Theories (see table 8 for an overview)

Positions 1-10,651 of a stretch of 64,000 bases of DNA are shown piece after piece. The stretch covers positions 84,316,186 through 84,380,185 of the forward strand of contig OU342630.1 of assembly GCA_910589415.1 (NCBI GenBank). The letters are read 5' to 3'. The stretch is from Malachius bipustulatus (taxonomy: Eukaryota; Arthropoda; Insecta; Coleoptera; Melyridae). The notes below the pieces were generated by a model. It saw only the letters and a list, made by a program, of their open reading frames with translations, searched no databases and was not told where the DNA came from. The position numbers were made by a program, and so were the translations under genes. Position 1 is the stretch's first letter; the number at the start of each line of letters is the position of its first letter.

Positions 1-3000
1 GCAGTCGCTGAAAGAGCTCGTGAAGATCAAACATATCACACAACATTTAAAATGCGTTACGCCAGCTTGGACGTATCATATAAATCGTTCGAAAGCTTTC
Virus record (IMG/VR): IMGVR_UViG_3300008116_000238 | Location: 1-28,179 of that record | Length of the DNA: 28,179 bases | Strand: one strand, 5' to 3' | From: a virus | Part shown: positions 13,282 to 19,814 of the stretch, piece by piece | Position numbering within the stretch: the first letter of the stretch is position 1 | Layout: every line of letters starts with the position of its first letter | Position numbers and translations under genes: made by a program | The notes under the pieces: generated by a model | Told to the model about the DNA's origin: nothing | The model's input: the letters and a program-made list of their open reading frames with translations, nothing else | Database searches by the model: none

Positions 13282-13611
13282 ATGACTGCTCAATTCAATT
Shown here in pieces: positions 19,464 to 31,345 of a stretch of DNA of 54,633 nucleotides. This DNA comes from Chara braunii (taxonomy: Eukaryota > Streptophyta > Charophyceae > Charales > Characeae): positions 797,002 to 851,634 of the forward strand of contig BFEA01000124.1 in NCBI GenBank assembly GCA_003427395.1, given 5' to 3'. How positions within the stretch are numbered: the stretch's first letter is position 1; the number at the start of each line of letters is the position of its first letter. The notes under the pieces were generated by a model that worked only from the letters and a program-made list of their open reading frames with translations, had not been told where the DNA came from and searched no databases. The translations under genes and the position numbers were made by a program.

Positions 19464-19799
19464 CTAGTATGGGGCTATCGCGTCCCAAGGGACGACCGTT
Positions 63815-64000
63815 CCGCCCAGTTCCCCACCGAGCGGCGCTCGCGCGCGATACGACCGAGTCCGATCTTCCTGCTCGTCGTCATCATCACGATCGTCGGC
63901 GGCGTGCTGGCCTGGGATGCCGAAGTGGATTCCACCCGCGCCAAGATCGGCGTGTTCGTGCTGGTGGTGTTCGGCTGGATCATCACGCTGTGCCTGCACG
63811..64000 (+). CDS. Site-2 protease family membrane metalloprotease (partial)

The modern era of emotion research began in 1884 with William James wondering whether feelings cause emotional reactions or vice versa: do we run away from a bear because we are afraid of it or are we afraid because we run? James and independently Carl Lange (1885) advocated the latter, ie that the feedback from the reactions triggered by the stimulus determines the feelings: The specific nature of the sensory feedback should give the respective emotion its specific quality, and the differences in feelings would be determined by the differences in physical reactions - in short: we do not tremble because we are afraid and we do not cry because we are sad, but we are afraid because we tremble and we are sad because we cry. This hypothesis was criticized in the 1920s by Walter Cannon, who recognized that the bodily reactions are decisively mediated by the autonomic nervous system (ANS), e.g. the fight-or-flight reaction by the sympathetic nervous system (autonomic nervous system). Since, according to Cannon, very different emotions have the same or a similar ANS signature, i.e. are too unspecific and undifferentiated to trigger certain feelings, and since the ANS reaction (e.g. release of hormones) is too slow to generate feelings, he concluded that although the feedback influences behavior, it is not responsible for the emergence of conscious feelings, but that these are generated by the brain alone. It is now known that the visceral responses are more specific than Cannon believed. However, due to their smooth muscles, they are still too slow, in contrast to the somatic reactions that reach the cortex within less than a second. In fact, the feedback of expressive facial muscle activities, e.g. smiling, can influence the emotional life (E. facial feedback hypothesis). In the 1960s, Stanley Schachter and Jerome Singer tried to combine the hypotheses of James and Cannon by assuming that the gap between the unspecific feedback and the specifically experienced emotions was filled cognitively, i.e. through thoughts. The feedback is a reliable indicator that something important is happening; this expresses itself in a physical excitement that gives rise to a cognitive assessment of the situation, which determines the type of feeling. This is supported by the fact that the excitement that can be triggered by an injection of the hormone adrenaline is interpreted differently depending on the context (happy feelings are felt in a pleasant situation, rather sad feelings in an unpleasant situation), which is not or is not the case with placebo injections. is not so clearly the case. If test subjects are given incorrect information about their physical reactions (e.g. heart rate), this also influences the assessment of a situation (e.g. men find women more attractive if fictitious measurements suggest that men have a higher pulse). Accordingly, it is not the physiological excitation itself, but its cognitive representation and interpretation that is decisive for the development of specific feelings - an idea that Aristotle, Descartes and Spinoza already expressed, and that as cognitive evaluation theory of emotions was championed in particular by Richard Lazarus. However, this approach also leaves open how the physical reactions come about at all. In 1960 Magda Arnold tried to explain this with the assumption that the brain unconsciously evaluates the situation; the emotion is the "felt tendency" towards or away from something (with a positive or negative evaluation). Feelings arise when these emotions become accessible through introspection, i.e. become conscious. This is supported by the fact that viewing a scene of violence, for example, is perceived as differently bad depending on the commentary on the film. To this day, many cognitive psychologists are of the opinion that cognitive evaluations of stimuli are decisive for the development of specific feelings. However, this view relies heavily on the test subjects' self-reports (which harbors the risk of self-deception) and blurs the differences between cognition and emotions. In addition, experiments have shown that unconscious perceptions (e.g. via subliminal, i.e. subliminal stimuli) cause or influence emotions without explicit evaluations necessarily playing a role (which does not mean, however, that cognition and emotion are independent of one another). Robert Zajonc concluded from this that it is not cognitive evaluations but rather unconscious affects that are decisive for the development of feelings ("preferences need no inferences") - i.e. that emotional reactions can take place without prior cognitive processes, and that perceptions are already emotionally colored. To this extent, emotions are primarily understood as motivations that stimulate action, as markings of cognitive processes and as instigators for certain thought processes. In the meantime, this view has largely become established: unconscious evaluations stand between stimuli and reactions and between stimuli and feelings, because the brain has to choose from the abundance of stimuli and ignore many. This is also supported by the fact that many people find their emotions confusing and find it difficult to put them into words, and that others often assess the emotional state of a person much more accurately than the person concerned. Contrary to some everyday experience, introspection is inadequate and conscious processes in the evaluations are therefore not necessary . It is therefore useful to distinguish between the apparent cause of an emotion (the immediately present and consciously perceived stimuli) and the real causes (which do not even have to be immediately present stimuli, but can also consist, for example, in the activation of implicit contents of the memory). In this respect, the cognitive evaluation theories are too one-sided: they have dealt with causes rather than causes. - Current approaches are primarily integrative, i.e. try to bring as many empirical findings and theoretical arguments as possible into a coherent picture and to relate this to the current state of knowledge in neuroscience. In fact, the advances here are so promising that a neuronally based theory of individual emotions, especially fear and fear, is already beginning to emerge. In the meantime, there is also much to be said for not equating emotion and cognition, but rather as separate but interacting mental functions or brain systems: 1) The perceptual representation of an object is processed by the brain separately from the evaluation of the emotional significance of this object: preventing certain brain lesions the evaluation, but not the perception. 2) The evaluation can start before the perception systems have fully processed the stimulus. Sometimes the brain even knows whether something is good or bad before it knows exactly what it is. 3) The neural basis for the memories of emotional meanings of stimuli is different from that for the cognitive processing of these stimuli. 4) The emotional evaluation systems are more closely related to the systems for controlling emotional reactions than the systems for cognitive processes. The latter are more flexible and give freedom of choice, while the former almost automatically lead to the emotional reactions.